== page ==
Gaze with me outside my kitchen window. Do you see Cousin Itt from the Addams Family instead of the iron arbor gate to my back garden? I certainly do.
The morning glories are taking over my world, and I hear the driving beat of an electric guitar whenever I venture out to weed. Guns N’ Roses got nothin’ on Ipomoea purpurpea ‘Grandpa Ott’s,’ I. tricolor ‘Heavenly Blue,’ and I. x imperialis ‘Sunrise Serenade,’ a double variety I bought from Bustani last spring.
Morning glories are a complicated group taxonomically belonging in the family of Convolvulaceae, also known as the bindweed family.
I hate bindweed, but I love morning glories. They are native to Mexico and Central America. If you decide to take the morning glory plunge, you can either start seeds indoors or out. Soak seeds in water for 24 hours or notch them for best results. Within this same family are I. quamoclit, cypress vine, I. alba, moonflower vine, and sweet potatoes, edible or decorative, each I. batatas. We Southerners do love our decorative sweet potato vines don’t we? You can’t hardly pass a container without the black or lime green vines pouring out the sides, but today, we’re talking about their also enthusiastic cousins, morning glories.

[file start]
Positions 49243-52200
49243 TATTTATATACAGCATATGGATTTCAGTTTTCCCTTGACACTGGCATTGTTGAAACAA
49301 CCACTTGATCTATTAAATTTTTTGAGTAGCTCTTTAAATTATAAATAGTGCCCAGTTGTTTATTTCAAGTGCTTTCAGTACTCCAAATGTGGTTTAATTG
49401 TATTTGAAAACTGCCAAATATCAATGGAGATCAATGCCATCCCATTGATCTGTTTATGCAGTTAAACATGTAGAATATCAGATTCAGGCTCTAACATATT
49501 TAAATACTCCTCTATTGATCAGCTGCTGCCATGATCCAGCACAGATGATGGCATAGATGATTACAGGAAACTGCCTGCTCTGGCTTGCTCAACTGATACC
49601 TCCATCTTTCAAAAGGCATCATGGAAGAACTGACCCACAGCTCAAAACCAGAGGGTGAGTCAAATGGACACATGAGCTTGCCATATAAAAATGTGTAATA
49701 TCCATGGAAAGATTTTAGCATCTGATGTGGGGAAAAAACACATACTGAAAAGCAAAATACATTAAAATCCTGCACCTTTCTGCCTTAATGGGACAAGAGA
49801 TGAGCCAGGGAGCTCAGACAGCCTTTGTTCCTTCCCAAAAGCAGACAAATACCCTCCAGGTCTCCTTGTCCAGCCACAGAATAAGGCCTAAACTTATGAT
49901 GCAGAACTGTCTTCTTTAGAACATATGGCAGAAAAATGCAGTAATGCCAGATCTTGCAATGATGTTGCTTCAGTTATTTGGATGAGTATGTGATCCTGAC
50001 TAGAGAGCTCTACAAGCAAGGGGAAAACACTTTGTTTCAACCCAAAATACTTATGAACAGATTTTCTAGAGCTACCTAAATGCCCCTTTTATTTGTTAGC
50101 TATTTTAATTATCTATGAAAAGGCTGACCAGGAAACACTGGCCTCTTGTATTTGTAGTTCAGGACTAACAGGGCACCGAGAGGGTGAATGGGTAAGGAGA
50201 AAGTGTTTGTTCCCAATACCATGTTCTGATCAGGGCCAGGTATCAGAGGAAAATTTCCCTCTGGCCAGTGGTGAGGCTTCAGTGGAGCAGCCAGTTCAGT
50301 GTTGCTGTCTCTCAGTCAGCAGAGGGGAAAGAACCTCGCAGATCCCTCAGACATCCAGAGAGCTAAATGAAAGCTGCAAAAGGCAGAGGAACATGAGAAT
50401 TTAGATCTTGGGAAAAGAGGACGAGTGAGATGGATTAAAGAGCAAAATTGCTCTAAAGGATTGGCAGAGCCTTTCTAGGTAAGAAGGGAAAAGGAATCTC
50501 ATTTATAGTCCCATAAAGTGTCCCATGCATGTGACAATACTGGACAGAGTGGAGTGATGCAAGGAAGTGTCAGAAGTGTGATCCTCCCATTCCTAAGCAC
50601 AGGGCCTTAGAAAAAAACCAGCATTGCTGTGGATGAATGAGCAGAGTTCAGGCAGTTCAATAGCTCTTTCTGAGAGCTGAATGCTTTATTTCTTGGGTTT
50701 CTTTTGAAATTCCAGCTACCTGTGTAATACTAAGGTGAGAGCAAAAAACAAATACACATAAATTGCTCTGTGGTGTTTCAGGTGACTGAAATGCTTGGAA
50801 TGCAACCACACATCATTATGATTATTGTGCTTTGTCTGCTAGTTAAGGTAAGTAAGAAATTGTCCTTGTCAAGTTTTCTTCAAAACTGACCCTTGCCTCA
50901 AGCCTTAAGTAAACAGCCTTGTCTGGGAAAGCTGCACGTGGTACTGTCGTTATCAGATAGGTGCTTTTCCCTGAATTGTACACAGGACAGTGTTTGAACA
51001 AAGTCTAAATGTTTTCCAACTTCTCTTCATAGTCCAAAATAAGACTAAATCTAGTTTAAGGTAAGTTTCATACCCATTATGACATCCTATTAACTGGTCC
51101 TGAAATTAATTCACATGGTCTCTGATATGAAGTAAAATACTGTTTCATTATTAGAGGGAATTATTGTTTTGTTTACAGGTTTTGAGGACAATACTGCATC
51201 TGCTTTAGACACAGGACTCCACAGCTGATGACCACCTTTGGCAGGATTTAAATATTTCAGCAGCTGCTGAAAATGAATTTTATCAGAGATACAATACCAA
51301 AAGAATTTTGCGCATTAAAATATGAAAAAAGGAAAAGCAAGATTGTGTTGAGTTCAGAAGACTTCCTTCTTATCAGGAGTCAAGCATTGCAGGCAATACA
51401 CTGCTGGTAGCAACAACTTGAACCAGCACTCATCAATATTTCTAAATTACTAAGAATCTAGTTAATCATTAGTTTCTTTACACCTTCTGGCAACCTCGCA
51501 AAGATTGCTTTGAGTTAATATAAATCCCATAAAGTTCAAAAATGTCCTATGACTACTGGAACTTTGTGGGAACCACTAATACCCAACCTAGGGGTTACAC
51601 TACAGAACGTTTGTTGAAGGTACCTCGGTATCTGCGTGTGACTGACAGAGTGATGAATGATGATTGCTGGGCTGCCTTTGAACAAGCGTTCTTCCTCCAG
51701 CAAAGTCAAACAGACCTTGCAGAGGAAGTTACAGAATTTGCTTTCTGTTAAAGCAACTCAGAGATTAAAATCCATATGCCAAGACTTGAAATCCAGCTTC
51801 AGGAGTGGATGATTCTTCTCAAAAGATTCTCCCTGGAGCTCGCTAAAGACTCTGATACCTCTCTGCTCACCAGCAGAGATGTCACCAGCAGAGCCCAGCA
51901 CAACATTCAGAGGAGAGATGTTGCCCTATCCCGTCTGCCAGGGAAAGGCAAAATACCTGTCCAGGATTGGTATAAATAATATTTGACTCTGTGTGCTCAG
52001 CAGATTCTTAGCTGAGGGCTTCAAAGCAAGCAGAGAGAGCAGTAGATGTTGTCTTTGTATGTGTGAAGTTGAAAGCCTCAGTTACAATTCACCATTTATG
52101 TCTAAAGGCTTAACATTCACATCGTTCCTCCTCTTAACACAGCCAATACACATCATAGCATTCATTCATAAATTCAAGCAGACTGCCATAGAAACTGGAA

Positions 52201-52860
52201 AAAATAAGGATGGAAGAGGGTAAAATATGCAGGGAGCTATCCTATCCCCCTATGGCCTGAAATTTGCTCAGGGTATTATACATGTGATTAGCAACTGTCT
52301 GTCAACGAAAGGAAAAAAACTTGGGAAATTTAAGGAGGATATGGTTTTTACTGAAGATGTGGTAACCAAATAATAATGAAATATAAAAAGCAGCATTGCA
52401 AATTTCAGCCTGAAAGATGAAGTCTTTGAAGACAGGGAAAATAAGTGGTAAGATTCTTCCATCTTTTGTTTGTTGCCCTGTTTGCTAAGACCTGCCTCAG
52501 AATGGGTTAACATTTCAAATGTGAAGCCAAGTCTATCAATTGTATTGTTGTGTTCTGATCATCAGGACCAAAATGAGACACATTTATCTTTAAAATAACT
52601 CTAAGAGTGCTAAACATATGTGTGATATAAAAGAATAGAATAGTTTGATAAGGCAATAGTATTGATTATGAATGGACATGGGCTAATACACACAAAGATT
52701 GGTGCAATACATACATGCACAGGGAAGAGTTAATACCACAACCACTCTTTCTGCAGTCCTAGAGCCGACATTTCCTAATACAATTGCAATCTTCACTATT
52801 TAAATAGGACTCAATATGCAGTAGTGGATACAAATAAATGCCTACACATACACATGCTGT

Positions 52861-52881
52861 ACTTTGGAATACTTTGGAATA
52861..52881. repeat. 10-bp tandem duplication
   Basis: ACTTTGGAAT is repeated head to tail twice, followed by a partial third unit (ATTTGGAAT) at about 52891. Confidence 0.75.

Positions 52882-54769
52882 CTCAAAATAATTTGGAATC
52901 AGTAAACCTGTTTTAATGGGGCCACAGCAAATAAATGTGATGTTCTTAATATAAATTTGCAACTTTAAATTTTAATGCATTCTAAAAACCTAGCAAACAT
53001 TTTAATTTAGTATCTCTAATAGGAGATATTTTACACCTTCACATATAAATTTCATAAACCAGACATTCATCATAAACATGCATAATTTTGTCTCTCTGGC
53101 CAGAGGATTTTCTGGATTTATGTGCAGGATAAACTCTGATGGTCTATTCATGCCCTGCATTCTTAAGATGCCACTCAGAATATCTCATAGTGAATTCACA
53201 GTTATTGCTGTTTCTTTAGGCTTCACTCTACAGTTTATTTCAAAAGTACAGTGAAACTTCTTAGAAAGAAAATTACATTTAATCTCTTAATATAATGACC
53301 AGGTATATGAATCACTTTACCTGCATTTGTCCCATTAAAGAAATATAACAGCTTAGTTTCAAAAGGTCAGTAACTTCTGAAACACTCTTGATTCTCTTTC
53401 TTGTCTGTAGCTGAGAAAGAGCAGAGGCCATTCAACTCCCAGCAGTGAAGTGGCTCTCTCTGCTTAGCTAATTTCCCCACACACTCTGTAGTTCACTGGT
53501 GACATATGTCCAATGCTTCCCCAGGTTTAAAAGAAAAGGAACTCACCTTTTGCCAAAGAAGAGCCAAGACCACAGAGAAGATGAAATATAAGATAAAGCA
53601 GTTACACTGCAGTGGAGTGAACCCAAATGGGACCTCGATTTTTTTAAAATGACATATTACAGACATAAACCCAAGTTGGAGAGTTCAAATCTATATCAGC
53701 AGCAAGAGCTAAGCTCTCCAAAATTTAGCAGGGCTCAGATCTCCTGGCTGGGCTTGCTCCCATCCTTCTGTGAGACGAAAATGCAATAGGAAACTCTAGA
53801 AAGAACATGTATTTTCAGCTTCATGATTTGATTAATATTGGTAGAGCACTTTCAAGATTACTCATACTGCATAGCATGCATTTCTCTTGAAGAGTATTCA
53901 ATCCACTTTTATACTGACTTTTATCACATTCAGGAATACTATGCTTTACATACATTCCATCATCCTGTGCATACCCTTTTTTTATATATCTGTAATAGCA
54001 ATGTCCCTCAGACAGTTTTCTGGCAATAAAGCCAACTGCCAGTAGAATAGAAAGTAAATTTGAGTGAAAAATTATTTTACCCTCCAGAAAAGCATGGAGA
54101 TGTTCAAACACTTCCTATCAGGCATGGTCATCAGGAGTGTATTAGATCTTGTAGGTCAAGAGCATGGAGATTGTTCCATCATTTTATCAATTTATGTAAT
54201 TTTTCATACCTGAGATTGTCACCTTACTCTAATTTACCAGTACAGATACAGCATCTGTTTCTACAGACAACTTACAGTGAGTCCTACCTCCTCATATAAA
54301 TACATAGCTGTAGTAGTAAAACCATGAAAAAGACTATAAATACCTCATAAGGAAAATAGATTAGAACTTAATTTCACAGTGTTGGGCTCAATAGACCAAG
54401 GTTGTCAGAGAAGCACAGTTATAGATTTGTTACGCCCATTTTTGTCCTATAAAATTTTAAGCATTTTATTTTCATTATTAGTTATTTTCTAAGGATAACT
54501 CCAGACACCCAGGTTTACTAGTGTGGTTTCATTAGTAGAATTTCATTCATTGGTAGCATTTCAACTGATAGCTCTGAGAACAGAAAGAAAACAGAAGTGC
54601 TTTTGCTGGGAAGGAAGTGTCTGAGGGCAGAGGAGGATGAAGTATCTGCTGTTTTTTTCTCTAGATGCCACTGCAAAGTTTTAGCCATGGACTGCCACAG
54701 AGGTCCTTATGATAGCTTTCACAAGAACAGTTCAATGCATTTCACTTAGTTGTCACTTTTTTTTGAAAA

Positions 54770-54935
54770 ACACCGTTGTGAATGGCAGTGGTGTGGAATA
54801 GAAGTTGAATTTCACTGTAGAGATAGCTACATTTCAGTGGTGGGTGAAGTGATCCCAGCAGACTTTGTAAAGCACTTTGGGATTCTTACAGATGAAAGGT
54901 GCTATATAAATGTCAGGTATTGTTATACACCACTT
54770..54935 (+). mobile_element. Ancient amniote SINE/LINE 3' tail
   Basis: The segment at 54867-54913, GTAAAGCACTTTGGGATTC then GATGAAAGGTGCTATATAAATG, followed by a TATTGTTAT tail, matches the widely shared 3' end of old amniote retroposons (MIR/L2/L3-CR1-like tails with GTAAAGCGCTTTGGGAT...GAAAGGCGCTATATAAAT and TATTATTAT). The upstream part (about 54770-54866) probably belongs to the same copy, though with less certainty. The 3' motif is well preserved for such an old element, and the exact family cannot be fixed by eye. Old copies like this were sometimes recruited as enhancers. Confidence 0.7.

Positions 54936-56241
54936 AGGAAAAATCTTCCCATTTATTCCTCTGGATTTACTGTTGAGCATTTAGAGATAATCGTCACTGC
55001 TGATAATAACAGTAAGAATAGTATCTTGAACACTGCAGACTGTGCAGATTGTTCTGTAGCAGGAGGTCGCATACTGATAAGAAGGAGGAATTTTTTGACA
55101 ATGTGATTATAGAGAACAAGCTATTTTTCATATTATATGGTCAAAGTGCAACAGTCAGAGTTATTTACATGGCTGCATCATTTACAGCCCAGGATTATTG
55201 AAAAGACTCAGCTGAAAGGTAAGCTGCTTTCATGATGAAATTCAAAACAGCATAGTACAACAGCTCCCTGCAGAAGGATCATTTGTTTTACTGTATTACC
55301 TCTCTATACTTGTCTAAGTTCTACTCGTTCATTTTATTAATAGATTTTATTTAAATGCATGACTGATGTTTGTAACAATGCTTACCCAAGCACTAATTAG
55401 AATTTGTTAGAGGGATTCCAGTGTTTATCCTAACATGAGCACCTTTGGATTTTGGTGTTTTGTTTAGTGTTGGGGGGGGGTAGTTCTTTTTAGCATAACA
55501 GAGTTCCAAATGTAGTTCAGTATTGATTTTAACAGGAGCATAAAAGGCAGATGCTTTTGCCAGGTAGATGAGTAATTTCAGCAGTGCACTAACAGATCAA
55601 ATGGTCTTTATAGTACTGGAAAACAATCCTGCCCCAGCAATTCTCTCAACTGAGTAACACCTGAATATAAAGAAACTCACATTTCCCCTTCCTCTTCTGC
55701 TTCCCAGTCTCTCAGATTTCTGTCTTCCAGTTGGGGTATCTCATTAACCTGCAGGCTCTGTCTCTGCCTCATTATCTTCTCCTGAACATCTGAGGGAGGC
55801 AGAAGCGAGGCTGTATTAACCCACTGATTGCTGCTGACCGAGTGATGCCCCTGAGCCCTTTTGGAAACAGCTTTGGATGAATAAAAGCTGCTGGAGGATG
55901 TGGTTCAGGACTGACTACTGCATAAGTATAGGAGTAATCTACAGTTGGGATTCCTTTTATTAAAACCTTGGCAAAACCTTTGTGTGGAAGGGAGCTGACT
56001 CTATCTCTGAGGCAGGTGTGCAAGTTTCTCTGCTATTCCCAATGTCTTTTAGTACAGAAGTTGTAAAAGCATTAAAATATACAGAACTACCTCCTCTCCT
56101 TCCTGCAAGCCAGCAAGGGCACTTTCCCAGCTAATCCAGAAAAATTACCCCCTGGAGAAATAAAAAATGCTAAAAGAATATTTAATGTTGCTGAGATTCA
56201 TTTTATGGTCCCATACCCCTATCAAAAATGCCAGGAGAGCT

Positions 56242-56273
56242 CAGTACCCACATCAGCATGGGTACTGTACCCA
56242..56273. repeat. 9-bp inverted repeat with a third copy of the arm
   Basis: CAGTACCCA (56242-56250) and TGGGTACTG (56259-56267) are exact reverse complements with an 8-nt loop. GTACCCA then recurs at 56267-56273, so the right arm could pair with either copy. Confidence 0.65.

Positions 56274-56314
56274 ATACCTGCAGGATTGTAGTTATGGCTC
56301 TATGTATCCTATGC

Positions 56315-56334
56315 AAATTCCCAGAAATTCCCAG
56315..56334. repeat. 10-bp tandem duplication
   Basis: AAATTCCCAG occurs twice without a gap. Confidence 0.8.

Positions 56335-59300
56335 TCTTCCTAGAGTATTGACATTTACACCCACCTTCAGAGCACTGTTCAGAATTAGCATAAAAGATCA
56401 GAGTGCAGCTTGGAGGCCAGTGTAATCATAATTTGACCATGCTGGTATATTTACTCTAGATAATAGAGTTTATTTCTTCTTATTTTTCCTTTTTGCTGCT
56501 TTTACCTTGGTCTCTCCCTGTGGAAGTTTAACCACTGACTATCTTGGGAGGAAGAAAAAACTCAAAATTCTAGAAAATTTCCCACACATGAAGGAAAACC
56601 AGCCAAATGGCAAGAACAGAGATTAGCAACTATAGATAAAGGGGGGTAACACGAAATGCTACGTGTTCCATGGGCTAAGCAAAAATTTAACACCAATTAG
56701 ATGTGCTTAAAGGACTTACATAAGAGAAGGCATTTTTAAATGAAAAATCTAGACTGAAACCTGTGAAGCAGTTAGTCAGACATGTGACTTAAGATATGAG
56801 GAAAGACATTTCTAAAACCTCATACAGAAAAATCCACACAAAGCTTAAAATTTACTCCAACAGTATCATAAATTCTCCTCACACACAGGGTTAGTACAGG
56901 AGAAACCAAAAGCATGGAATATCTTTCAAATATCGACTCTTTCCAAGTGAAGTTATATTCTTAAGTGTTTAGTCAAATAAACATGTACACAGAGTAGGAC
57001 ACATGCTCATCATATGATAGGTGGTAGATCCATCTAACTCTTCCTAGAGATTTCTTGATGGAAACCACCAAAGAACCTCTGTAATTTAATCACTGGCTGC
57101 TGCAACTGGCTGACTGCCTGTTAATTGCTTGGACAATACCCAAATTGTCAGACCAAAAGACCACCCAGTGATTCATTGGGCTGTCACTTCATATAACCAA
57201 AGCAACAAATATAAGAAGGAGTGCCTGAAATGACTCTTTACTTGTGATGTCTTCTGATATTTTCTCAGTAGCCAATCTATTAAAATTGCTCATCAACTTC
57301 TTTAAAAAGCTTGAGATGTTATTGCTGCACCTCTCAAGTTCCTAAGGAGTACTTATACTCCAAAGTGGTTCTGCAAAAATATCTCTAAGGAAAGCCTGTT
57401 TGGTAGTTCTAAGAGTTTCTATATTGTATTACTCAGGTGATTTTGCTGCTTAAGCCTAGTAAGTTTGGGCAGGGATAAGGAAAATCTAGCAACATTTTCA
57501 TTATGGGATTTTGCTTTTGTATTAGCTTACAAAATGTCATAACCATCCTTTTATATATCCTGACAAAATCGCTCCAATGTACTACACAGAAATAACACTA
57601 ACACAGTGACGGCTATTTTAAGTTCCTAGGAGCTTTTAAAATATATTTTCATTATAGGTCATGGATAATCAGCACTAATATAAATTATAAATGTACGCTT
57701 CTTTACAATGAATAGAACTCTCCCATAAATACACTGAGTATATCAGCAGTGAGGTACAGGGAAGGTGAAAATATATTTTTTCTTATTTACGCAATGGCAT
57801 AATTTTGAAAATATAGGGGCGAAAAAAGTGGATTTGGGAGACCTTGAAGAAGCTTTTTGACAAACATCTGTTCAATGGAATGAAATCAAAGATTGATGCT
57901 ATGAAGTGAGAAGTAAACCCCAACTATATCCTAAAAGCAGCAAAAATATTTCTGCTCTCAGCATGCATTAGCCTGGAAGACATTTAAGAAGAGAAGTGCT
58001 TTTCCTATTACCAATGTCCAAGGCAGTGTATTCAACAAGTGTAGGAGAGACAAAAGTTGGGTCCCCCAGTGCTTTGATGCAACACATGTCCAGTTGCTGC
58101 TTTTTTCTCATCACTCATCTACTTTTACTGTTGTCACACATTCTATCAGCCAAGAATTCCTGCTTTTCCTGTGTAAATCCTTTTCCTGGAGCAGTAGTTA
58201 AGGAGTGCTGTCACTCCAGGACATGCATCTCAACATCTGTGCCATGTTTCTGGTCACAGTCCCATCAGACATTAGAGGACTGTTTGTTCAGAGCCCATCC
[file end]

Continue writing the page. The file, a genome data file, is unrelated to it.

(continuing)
Most summers morning glories perform exceedingly well, but the drought this summer has caused them to act as though the genetics of kudzu runs within their cholorphylled veins.
Of the three glories I listed, my least favorite is ‘Heavenly Blue.’ I don’t like its thinner leaves–there are so many leaves–and its color can’t rival the deep purple of ‘Grandpa Ott’s.’ Further, it seems to have reverted back to the common morning glory and has peppered my entire garden with its seeds.
A warning to the wise: if you like these beauties, fine . . . but expect them to self sow with abandon year after year. In early spring, pluck out any small seedlings you don’t want because they will grow with a vengeance smothering their hosts. Give the seedlings to a friend, or better yet, throw them in the compost pile root side up until they die. Otherwise, they will take on those composted nutrients and cover your pile too.
Impomea spp. may look delicate and harmless, but oh, no, they are so not. I’ve warned you. Grow them, and you’ll hear Guns N’ Roses in your head too.